By Michael E. Miller
By Allie Conti
By Keegan Hamilton and Francisco Alvarado
By Jake Rossen
By Allie Conti
By Kyle Swenson
By Chris Joseph
By Michael E. Miller
The only difference between the tattooed crowd and someone like me was that the evidence of their shortsightedness was more apparent.
I wondered if the kid with the four-inch holes in his earlobes and the "Freedumb" tattoo across his chest would still feel that "flesh manipulation is the best form of entertainment for human beings" years from now. He was part of the sideshow organized by Boca Raton's 23-year-old body-modification guru, Joe Amato. Beneath the plastic tent in front of the band stage, the kid introduced himself as 21-year-old Alex Word. He was about to be part of a suspension show.
While a girl and guy played tug-of-war with a rope fastened to two hooks through the flesh of their backs, a guy with dreadlocks, lots of tattoos, stretched lobes, and one orange-and-black sock elevated Word with ropes attached to four-inch hooks in his chest and thighs and held him aloft. To hooks in Word's back, another guy with hooks in his back was suspended and spinning beneath him. Rivulets of blood began their journey to the plastic covered floor.
Inside, in the comparatively tame world of tattooing, I admired the nostalgic motivation of a 28-year-old Tequesta massage therapist; Amy Lachance's baby son's footprints adorned her abdomen. And I marveled over the fine detail of the classic image of the three graces on the back of 24-year-old family services case worker Cassie Lowrie. They'd found inspiration, but nothing spoke to me.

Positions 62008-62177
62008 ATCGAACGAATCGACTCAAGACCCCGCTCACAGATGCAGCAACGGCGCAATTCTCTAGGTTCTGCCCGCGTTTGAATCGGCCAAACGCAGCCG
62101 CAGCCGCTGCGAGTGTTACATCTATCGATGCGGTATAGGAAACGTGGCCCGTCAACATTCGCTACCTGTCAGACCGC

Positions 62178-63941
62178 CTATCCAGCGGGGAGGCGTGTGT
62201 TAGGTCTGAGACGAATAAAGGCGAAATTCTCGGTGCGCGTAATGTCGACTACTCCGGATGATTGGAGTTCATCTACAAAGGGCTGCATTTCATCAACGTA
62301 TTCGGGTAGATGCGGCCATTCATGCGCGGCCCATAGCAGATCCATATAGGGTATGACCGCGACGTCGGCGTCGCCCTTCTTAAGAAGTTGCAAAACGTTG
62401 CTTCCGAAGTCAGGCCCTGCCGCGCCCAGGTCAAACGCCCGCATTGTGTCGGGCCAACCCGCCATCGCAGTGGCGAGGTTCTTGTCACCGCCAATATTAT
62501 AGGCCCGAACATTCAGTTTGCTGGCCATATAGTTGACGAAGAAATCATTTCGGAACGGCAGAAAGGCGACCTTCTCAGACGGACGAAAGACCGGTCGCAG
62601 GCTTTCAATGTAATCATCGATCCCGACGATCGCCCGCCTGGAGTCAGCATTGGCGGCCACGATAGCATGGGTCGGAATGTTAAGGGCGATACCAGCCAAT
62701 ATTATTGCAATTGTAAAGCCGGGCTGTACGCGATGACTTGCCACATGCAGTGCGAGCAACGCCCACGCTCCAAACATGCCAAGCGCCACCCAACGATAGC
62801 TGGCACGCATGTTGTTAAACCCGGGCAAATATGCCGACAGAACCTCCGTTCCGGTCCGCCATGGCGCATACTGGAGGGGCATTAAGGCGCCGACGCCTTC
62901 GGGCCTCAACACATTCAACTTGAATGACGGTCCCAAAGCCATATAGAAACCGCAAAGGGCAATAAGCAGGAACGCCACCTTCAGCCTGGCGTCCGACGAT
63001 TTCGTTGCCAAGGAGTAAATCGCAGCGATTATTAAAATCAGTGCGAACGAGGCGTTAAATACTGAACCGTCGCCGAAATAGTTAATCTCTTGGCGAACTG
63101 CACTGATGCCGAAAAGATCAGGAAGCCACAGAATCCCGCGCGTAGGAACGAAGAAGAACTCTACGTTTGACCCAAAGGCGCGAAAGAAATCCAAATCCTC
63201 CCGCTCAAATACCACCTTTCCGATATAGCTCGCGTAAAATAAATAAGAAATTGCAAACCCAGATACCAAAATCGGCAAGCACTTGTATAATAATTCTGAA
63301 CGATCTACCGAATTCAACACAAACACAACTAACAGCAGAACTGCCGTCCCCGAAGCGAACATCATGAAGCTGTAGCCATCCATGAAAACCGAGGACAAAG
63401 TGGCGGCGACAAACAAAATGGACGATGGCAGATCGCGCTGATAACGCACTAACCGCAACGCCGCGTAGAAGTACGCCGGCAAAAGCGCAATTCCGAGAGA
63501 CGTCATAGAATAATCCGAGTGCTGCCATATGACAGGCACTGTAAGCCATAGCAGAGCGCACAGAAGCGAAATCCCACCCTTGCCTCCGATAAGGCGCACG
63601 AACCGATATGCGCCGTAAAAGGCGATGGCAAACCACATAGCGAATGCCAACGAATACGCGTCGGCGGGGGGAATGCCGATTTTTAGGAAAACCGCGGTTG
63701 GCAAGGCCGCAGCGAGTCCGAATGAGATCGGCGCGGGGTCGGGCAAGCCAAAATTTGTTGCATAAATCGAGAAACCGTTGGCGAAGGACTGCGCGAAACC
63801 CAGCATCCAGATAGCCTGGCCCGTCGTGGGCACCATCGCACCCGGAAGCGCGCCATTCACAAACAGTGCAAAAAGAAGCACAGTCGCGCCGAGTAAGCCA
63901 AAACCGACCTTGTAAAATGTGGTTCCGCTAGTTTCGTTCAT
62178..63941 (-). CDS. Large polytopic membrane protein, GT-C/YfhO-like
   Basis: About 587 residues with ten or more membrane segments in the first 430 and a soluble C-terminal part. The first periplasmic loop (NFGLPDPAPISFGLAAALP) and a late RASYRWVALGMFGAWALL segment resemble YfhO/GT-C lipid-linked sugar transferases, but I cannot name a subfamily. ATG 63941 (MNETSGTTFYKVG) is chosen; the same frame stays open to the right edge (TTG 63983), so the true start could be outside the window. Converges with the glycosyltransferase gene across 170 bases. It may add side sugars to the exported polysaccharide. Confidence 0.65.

At the booth for Lucky 7, a tattoo shop in West Palm Beach, an artist was working lots of black ink into angular, tribal swoops on his client's shoulder. Kenny Dick, a former electrician, said he became a tattoo artist after a motorcycle accident caused him debilitating and disfiguring injuries. He said the work he'd done on a woman who'd been ashamed of her arms allowed her to wear a sleeveless shirt. "I gave her her femininity back."
I wondered aloud if he could transform the ugly scar on my calf, what remained of a nasty dog bite. He said he could.
"These days, there's no excuse to get a bad tattoo," said Dick's colleague, artist Jason Ackerman, citing the availability of online portfolios to assure the quality of the work and reputation of the artist. He himself had refused to do certain tattoos, he said, like a tulip under the eye of a preppy Boca kid. "I have a responsibility to the client to protect them from themselves."
Ackerman, art in motion himself, had just finished one of his signature "creepy little kids," part whimsy, part horror, on the upper arm of Jessica Gardner. As plasma oozed from the needle-traumatized skin of the 22-year-old's colorfully cartooned upper arm, she explained that she'd come up with the phrase "Forget Regret" and then left the rest of the design in the hands of her handsome, 32-year old artist. Her phrase had inspired the image of a bubble-eyed girl in a pink dress with mutilated stuffed animals at her feet and the offering of an apple in her hand.
Ackerman was so charming, earnest, and able that I was almost willing to let him shebang me all night long. But my own admission ended what could have been a beautiful relationship.
"If you have problems with commitment," he said, using my words against me, "a tattoo is definitely not for you."
Anyway, it was about time for my hosts, Slip and the Spinouts, to rock the rafters — or in this case, the suspension beam and the tent posts. Outside, I was re-united with Isola, who peeled back her pants to reveal a bandage, proof that she'd gotten her cherries. While my buddies rocked it I admired what had been done unto others — old school and new; the classic, tribal, morbid, divine, floral, and fantastic; the originals and reproductions; the colorful and the black-and-white. And suddenly, all the potential in what the art world would call my "negative space" seemed like a positive thing.